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Electrical and Thermal Characterization of Low Dimensional Materials and Devices

  • Author(s): Salgado, Ruben
  • Advisor(s): Balandin, Alexander A
  • et al.
Abstract

ABSTRACT OF THE DISSERTATION

Electrical and Thermal Characterization of Low Dimensional Materials and Devices

by

Ruben A. Salgado

Doctor of Philosophy, Graduate Program in Materials Science and Engineering

University of California, Riverside, June 2019

Dr. Alexander A. Balandin, Chairperson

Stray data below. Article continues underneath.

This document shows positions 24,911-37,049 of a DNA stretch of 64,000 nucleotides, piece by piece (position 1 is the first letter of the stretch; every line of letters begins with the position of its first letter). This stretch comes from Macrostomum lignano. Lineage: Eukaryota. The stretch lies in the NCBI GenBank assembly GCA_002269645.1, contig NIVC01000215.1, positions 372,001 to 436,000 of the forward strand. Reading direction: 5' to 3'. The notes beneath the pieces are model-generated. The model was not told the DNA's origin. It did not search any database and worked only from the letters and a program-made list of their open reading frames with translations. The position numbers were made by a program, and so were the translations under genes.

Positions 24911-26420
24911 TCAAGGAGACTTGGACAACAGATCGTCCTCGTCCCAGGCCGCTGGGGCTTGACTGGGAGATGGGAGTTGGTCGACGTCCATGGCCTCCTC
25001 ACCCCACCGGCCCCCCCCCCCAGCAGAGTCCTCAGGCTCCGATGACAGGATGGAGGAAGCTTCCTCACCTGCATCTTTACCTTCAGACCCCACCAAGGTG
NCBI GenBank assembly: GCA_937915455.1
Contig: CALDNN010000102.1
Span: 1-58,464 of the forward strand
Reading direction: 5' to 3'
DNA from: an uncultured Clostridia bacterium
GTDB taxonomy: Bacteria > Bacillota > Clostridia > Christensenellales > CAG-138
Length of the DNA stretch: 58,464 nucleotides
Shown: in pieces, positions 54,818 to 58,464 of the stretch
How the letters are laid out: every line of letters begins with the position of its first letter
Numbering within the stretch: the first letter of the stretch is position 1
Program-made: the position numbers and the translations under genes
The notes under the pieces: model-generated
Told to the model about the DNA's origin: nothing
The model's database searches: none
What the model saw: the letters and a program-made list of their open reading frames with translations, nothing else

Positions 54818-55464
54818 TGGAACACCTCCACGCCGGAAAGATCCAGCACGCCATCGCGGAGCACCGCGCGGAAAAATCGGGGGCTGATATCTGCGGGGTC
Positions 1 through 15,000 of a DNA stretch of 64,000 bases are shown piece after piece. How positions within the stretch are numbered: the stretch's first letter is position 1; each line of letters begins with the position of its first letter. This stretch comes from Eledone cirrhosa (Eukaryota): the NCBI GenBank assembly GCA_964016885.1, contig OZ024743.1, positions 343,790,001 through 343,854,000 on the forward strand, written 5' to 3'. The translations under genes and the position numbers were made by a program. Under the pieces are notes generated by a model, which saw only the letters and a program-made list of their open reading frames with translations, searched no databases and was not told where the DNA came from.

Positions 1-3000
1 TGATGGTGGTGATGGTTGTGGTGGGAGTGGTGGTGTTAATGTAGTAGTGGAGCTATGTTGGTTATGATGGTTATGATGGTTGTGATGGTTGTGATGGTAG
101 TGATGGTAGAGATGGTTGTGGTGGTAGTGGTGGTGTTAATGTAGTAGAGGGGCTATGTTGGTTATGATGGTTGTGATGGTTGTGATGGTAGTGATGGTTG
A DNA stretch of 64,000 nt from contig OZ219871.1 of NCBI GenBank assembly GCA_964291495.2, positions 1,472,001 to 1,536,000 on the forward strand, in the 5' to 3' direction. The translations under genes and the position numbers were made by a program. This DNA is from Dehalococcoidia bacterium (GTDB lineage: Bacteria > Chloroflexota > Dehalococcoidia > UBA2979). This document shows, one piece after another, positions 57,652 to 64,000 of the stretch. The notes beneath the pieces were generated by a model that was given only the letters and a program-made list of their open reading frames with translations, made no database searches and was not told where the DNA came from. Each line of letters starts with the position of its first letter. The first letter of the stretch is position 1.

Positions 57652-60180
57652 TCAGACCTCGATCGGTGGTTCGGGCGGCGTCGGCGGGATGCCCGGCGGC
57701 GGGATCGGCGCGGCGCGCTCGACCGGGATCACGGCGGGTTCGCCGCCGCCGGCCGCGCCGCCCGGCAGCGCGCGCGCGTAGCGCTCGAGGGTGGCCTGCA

Low-dimensional materials such as quasi-one-dimensional carbon nanotubes and quasi-two-dimensional transition metal dichalcogenides reveal interesting properties, which have potential for future device applications. In some cases, the attractive feature of low-dimensional materials is their heat conduction capabilities, in other cases – it is the unusual electronic conduction and switching phenomena. In this dissertation research, I investigate (i) the thermal characteristics of carbon nanotubes incorporated in the battery electrode; and (ii) the electronic characteristics of quasi-two-dimensional 1T-TaS2 material system and devices based on these systems The selected material systems and different properties demonstrate a wide range of possibilities of the device applications for the low-dimensional materials. In the first part of this dissertation work, I describe the effects of the incorporation of carbon nanotubes, known for their high thermal conductivity, into Li-ion battery electrodes. It was demonstrated that the in-plane thermal conductivity of the composite electrodes with incorporated carbon nanotubes is as large as ~206 W/mK. This value exceeds the thermal conductivity of conventional laminated electrodes by about three orders of magnitude. The cross-plane thermal conductivity of the carbon-nanotube-based electrodes is in the same range as thermal conductivity values of conventional laminated electrodes. The electrodes with carbon nanotubes revealed a superior electrochemical performance and stability. The results of this research demonstrated that incorporation of highly thermally conductive low-dimensional materials can substantially improve the thermal properties of the battery electrodes without degrading their electrochemical performance. In the second part of this dissertation research, I report results of the investigation of current-voltage characteristics and low-frequency current fluctuations in vertical 1T-TaS2 charge-density-wave devices. The electron transport, perpendicular to the atomic planes, was studied in the temperature range below T=180 K, which is a known transition temperature to the commensurate charge-density-wave regime. The resistivity of the vertical 1T-TaS2 devices reveal an intriguing abrupt change below 100 K. The low-frequency noise spectra suggest a presence of an additional “hidden” phase transition at this point. The obtained results confirmed the potential use of low-frequency noise spectroscopy for the investigation of electron transport and switching phenomena in low dimensional materials.

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